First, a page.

So we see that not only is protein powder safe but the high-protein diet that is usually associated with it is safe as well.
If your child competes in high level sport, it is always advised to look for the Informed Sport
logo to ensure that taking this to support recovery isn’t going to compromise any drug tests as part of his competition procedure.
The Take-Home Message
We now know what protein powder is, what it does, and that it is safe. You are now equipped to make a good, informed decision on the subject.
Protein powder is great! It’s affordable, convenient, and tastes pretty good but it’s still not something that everyone needs to have. Whether you choose to allow your child (or yourself) to have it or not, there really is no wrong choice. Great progress can be made with it or without it.
So, to the young men and women reading this article, go show your parents all you’ve learned about protein powder. Reassure them that it’s safe and they can trust it. They will be impressed that you took the time to research the matter and come to the decision yourself.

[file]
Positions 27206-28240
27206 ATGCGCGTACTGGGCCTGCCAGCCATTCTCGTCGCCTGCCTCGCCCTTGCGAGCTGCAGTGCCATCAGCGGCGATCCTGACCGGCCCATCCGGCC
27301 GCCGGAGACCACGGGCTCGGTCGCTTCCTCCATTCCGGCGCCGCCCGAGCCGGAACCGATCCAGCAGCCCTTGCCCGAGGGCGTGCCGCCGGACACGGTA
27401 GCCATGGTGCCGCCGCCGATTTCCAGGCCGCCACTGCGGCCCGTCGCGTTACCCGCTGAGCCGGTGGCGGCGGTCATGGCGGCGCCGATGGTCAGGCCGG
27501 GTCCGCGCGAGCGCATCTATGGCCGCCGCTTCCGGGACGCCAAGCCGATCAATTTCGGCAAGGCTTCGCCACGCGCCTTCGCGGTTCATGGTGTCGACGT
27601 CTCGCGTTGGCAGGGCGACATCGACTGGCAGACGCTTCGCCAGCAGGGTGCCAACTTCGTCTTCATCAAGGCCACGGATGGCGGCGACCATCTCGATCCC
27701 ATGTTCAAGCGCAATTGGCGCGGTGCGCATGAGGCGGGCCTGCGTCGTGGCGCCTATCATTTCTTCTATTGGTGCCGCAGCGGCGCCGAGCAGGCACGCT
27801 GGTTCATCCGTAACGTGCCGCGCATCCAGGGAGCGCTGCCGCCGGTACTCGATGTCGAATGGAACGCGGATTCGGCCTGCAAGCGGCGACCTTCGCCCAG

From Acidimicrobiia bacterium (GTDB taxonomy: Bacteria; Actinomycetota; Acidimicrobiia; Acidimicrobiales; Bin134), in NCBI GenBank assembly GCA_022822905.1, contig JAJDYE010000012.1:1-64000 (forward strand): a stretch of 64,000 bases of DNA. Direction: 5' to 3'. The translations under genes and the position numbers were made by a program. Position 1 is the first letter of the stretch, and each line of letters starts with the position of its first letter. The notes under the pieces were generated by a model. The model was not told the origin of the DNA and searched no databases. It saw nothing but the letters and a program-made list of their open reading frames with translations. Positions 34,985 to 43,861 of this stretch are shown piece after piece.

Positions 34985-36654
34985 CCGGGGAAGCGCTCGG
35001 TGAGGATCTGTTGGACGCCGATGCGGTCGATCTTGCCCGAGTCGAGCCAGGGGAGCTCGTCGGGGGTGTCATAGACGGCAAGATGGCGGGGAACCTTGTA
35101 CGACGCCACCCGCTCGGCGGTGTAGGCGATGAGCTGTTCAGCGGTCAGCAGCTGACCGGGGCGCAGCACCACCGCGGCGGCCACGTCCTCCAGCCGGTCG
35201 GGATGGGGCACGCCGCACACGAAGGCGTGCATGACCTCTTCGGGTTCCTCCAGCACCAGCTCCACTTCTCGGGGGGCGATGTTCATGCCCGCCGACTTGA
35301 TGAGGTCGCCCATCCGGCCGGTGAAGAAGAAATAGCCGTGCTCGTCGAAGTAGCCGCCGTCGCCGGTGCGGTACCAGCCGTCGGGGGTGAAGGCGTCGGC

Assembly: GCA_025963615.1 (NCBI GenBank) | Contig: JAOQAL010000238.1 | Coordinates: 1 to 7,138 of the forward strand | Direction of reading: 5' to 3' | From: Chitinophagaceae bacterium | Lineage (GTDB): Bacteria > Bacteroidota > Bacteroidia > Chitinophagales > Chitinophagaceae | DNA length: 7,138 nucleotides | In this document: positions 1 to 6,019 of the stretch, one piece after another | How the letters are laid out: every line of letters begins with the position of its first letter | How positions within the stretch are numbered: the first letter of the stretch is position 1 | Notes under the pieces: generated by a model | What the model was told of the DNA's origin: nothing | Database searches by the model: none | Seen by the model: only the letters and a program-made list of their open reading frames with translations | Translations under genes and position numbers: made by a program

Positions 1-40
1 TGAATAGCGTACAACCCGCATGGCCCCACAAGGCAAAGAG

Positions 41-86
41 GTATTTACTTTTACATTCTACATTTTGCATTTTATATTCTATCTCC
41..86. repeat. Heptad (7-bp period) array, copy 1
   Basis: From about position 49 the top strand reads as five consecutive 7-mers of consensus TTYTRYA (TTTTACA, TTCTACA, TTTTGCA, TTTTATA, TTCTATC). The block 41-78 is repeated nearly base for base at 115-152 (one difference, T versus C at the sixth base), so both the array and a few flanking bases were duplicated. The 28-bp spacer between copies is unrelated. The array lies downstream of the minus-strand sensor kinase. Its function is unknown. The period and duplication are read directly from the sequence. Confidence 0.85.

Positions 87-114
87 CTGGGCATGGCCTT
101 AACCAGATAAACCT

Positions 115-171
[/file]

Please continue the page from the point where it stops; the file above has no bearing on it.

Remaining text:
To the parents, make your decision and explain to your child the reasons for your choice. They will appreciate that you are looking out for their best interest. If you chose not to allow protein powder, reassure them that they can still make great progress and help them get some extra protein from whole food sources and keep a look out on our blog and social media posts to assist in real food choices for youth athletes.
If your willing to sit down and buy a McDonalds, or any other fast food for that matter - now you understand that protein powders are a real food sources, it may help to decide what actually going to be best in the long term.
When it comes to any supplement, make sure to not just listen to what others have to say about it; do your research. This will help you make the best choice, regardless of what the supplement is.
As there is no safe protein shakes developed specifically for youths on the market, and given that teens in high level sport have similar nutrient needs to adults, YSN® developed PROTEEN™
to meet the individual needs and values of youths in high level gym programmes.
Each and every ingredient in PROTEEN™
is tailored to suit an active adolescents development needs, reducing susceptibility to injury and ensuring common nutritional deficiencies are eliminated. Discover more >>